Like many building documentation service providers, my firm ARC uses a scan-to-BIM process for developing existing conditions models. Generally speaking, most of our deliverables conform to an LOD (Level of Development) 200 per the BIM Forum / AIA definition of LOD and, as such, have become a fairly standard form of deliverable for our scan-to-BIM process (see Fundamental LOD Definitions). However, I’ve noticed it is becoming a more common occurrence for clients to request higher LODs for their deliverables. Achieving an LOD greater than 200 for an existing conditions BIM can provide some significant challenges that clients are often either unaware of or not willing to consider.
One such challenge relates to the limitations imposed by the type of data we can capture with a laser scanner. Scanners are line-of-sight instruments and are not capable of seeing through objects. The resulting data capture is represented in the form of millions of measured points, or a point cloud. These points represent the geometry of objects they capture quite nicely. However, they don’t tell us what a given building assembly is comprised of. For example, the point cloud may represent a wall to the extent that we can see it is out-of-plumb and maybe by looking at the data we can make out some material characteristics such as the finish material. However, we cannot tell whether the inside of the wall is made up of wood studs, metals studs, CMU or some other material. When LOD300 or higher is needed, modeled elements are required to be represented within the Model as a specific system. This means a generic representation as allowed by LOD 200 is no longer acceptable.
The other challenge is often we cannot access concealed conditions within a building, for example, we might not be able to access above a hard lid ceiling, inside of furred columns, below ground for utilities, etc. If the building’s structure needs to be documented and shown in the model at an LOD300 or higher how can a service provider capture and represent this data? Often the process falls back to incorporating record drawing information.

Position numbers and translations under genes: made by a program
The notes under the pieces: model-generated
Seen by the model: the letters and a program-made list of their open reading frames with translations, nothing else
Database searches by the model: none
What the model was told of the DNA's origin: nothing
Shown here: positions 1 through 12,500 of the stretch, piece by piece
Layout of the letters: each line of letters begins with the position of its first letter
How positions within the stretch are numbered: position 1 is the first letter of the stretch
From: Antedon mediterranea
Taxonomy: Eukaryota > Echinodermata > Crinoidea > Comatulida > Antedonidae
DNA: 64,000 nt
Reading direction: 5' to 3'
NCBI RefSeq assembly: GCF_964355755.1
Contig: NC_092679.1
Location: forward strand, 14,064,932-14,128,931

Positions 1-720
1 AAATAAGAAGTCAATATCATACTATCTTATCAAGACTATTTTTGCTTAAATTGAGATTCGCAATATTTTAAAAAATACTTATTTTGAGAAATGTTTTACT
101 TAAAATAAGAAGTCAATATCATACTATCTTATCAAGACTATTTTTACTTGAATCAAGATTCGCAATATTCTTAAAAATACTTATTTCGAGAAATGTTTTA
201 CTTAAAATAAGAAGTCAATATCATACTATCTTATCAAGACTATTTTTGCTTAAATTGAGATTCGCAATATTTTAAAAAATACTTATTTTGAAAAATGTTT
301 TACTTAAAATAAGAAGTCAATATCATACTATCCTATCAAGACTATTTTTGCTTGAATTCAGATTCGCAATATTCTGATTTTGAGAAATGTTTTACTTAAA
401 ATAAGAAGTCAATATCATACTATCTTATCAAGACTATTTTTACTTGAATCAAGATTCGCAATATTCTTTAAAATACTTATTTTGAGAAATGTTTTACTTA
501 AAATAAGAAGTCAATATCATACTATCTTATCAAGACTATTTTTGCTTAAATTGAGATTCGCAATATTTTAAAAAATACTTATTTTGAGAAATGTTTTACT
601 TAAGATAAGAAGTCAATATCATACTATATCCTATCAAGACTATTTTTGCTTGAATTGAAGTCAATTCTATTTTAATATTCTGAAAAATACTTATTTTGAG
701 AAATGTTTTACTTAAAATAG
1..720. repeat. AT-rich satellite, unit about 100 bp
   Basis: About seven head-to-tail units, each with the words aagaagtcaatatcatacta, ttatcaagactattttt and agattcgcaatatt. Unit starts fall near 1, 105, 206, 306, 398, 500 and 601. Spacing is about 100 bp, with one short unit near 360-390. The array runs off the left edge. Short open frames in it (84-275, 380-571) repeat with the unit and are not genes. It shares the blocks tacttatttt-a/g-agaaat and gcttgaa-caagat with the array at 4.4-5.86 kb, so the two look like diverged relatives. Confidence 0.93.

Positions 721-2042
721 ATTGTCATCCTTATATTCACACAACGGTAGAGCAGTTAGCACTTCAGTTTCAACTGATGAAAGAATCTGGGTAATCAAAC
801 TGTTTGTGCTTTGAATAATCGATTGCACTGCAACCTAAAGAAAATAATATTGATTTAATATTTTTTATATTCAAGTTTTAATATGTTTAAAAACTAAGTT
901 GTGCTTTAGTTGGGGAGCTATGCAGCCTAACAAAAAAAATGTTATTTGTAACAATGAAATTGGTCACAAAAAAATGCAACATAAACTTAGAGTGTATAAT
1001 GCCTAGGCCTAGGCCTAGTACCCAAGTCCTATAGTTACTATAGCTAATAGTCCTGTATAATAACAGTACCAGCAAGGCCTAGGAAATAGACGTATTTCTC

Of course, concealed data incorporated from record drawings is not validated. While it may be represented in the model, without validation it cannot be confirmed as being the actual existing condition. Often a higher degree of confidence may be associated with structural elements obtained from record drawings because they are often called out with a defined size, shape and location; however MEP systems are often drawn schematically and are rarely dimensioned. Using 2D drawings to represent these types of systems accurately in 3D can be very difficult if not impossible especially when it comes to placing them in the vertical plane.
Lifecycle models require LOD350 or greater so that actual product model numbers, closed loop systems and information on detailed fabrication can be accessed. For example, at LOD 350 for an exterior window wall the mullion sizes and shapes are to be defined along with the layouts and anchorage types. Of course a laser scanner cannot typically determine the shape of an installed aluminum mullion nor the placement or type of the anchorage elements so other investigative efforts would need to be incorporated into the process of existing conditions data capture.
This is a very big topic that requires a lot of discussion up front if the team expects to receive a useable deliverable. “Intent defines process”: Having a clear definition of intent will help the service provider recommend a process that can achieve the desired results. When it comes to existing conditions building documentation it is important to realize that even though a given LOD may be specified, there are limitations to what can be documented and represented. The further we get from a Geometric BIM (LOD200) and the closer we get to a Design or Lifecyle BIM (LOD300+) the less likely we will be able to validate everything that is being represented.